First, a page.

Honoring Dean Elizabeth Vardaman
Poet and essayist Mary Oliver recalls that she once attended a lecture about the fabled Whitney family, with particular focus on Gertrude Vanderbilt Whitney, whose status in two of America’s wealthiest families gave rise to a particularly charmed life—one she felt compelled to use for good. Delivering the lecture was Mrs. Whitney’s granddaughter, who used a phrase that struck Mary Oliver as particularly fine, prompting the poet to “[slip] the phrase from the air and put it into my own pocket!” That phrase was “inherited responsibility,” interpreted in the Whitney family as a sense of calling to use their received wealth for the larger purposes of an enduring public good. As Oliver describes it, inherited responsibility “is precisely how I feel, who have inherited not measurable wealth but, as we all do who care for it, that immeasurable fund of thoughts and ideas."
We in the Office of Engaged Learning are, like the Whitneys, like Mary Oliver, the privileged bearers of an inherited responsibility—one that far surpasses measurable wealth, and even thoughts and ideas.
For 39 years, Dean Elizabeth Vardaman mentored innumerable Baylor students and assisted hundreds of them in obtaining prestigious national scholarships, research and teaching fellowships, internships, and other educational enrichment opportunities. More than that, she spent countless hours pouring into their souls, teaching them to maximize their potential, helping them dream of possibilities out beyond the borders they'd previously imagined for themselves, and motivating them to get down to the hard work of becoming the people whose worthiness she always saw.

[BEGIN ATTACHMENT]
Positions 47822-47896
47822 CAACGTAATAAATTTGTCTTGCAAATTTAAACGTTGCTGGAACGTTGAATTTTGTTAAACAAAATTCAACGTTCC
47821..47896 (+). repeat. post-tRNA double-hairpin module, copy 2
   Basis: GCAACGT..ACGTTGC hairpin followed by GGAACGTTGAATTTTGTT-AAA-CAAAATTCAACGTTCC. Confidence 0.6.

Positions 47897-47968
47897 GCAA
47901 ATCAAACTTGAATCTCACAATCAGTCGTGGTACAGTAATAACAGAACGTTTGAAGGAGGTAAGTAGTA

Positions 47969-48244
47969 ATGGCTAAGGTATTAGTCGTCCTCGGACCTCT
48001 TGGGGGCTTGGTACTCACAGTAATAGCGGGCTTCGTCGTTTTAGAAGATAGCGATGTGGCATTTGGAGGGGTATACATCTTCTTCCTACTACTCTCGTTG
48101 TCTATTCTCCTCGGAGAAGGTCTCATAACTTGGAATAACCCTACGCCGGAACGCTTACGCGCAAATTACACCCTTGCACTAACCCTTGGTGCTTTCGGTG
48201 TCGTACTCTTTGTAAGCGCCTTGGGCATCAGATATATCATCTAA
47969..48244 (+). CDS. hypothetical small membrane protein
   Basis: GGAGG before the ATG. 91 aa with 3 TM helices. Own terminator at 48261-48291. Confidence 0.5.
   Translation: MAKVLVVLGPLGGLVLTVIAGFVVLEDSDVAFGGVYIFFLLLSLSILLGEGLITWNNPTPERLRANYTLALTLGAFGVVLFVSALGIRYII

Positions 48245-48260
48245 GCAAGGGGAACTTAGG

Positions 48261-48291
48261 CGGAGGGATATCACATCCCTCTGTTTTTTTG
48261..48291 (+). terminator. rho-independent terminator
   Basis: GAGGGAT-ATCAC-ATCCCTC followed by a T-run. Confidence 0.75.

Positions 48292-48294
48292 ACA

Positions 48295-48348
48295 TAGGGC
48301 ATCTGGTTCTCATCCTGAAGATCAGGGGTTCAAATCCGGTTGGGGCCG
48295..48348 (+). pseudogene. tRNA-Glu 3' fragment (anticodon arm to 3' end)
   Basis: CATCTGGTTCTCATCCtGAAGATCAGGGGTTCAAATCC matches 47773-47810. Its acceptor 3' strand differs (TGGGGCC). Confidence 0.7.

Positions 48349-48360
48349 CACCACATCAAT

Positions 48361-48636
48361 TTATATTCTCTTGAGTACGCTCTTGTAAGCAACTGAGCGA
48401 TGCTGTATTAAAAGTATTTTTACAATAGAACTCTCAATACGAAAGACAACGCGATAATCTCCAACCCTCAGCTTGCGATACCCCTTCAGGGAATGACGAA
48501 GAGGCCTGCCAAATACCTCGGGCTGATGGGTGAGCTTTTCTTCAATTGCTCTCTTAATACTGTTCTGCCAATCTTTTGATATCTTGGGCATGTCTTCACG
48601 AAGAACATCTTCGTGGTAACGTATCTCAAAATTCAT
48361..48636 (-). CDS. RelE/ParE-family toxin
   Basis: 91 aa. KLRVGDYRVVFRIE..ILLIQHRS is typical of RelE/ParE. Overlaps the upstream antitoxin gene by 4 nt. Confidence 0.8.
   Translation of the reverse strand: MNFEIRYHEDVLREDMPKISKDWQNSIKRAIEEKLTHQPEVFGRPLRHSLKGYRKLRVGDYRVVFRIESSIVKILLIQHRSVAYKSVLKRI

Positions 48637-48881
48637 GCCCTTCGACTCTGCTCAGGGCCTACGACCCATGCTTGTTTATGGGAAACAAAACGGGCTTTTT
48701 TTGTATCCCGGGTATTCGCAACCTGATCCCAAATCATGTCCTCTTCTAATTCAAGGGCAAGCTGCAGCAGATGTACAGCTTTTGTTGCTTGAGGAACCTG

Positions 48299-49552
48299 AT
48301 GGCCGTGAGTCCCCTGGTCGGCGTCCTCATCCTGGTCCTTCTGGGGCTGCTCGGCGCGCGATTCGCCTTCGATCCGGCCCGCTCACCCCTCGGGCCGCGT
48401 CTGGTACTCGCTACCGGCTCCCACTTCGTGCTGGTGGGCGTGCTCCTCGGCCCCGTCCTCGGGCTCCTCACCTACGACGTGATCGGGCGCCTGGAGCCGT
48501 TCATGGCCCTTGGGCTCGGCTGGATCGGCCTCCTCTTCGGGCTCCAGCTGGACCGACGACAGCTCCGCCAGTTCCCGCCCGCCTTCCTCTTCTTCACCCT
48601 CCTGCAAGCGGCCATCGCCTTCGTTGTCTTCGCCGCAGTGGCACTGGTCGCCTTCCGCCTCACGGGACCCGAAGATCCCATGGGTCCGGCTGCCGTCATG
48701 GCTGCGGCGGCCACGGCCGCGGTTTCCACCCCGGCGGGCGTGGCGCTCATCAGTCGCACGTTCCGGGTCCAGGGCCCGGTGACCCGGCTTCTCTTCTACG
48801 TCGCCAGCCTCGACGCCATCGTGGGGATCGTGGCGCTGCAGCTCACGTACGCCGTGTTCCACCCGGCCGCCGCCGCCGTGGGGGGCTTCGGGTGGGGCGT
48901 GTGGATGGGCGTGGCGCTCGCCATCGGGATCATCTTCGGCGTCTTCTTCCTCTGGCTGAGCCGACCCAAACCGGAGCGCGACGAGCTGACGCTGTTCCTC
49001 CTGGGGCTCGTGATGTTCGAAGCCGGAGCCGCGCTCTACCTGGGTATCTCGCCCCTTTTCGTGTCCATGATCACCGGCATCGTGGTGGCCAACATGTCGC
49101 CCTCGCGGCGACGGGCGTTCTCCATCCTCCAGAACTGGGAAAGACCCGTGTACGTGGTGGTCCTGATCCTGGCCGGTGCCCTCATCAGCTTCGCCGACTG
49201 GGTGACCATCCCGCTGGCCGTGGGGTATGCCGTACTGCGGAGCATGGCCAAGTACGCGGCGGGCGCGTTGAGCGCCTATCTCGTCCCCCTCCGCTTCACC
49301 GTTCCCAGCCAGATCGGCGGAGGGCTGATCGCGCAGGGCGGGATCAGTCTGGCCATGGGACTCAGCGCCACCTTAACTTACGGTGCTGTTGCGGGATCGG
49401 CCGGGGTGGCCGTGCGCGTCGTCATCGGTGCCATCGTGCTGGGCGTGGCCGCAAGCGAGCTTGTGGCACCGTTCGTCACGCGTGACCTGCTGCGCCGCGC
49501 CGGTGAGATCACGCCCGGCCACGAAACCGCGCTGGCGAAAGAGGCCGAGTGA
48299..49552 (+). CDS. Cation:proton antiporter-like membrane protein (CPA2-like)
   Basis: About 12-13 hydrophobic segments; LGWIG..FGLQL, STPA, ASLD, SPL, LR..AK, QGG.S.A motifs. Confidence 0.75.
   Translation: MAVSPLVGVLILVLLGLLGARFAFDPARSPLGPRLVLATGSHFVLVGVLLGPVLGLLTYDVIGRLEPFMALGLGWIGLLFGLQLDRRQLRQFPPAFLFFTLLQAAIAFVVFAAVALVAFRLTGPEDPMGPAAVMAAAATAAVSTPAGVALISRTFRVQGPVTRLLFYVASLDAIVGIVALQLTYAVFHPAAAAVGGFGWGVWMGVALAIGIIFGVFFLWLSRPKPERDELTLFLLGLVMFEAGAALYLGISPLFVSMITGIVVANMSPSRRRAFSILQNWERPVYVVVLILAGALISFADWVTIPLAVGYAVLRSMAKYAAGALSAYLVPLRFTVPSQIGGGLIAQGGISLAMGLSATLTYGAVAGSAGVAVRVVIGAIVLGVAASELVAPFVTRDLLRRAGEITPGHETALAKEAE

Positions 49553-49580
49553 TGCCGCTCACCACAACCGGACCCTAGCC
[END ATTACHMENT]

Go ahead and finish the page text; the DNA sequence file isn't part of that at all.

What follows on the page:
Every day, every one of us in the Office of Engaged Learning strives toward the excellence Dean Vardaman radiated. The very existence of this Office, we know, is the product of her life's work. For years, before any formal structures were in place to support the ambitions of our most motivated students, she alone carried the torch on their behalf. Dean Vardaman, in those days, could only dream of an office with as many functions as we enjoy today—and indeed, she did dream! She also worked, with a persistence, a focus, and a steadfastness that surprises none of us who know her. The creation of a fully functioning Office of Engaged Learning was the crowning achievement of her career, a mark she will leave on Baylor and on legions of students, present and future, for generations to come.
So yes, we in the Office of Engaged Learning are the privileged bearers of an inherited responsibility. We owe nothing short of the very best we can give our students and our work, and every day we strive to honor the enduring legacy of our mentor, predecessor, exemplar, and friend, Dean Elizabeth Vardaman.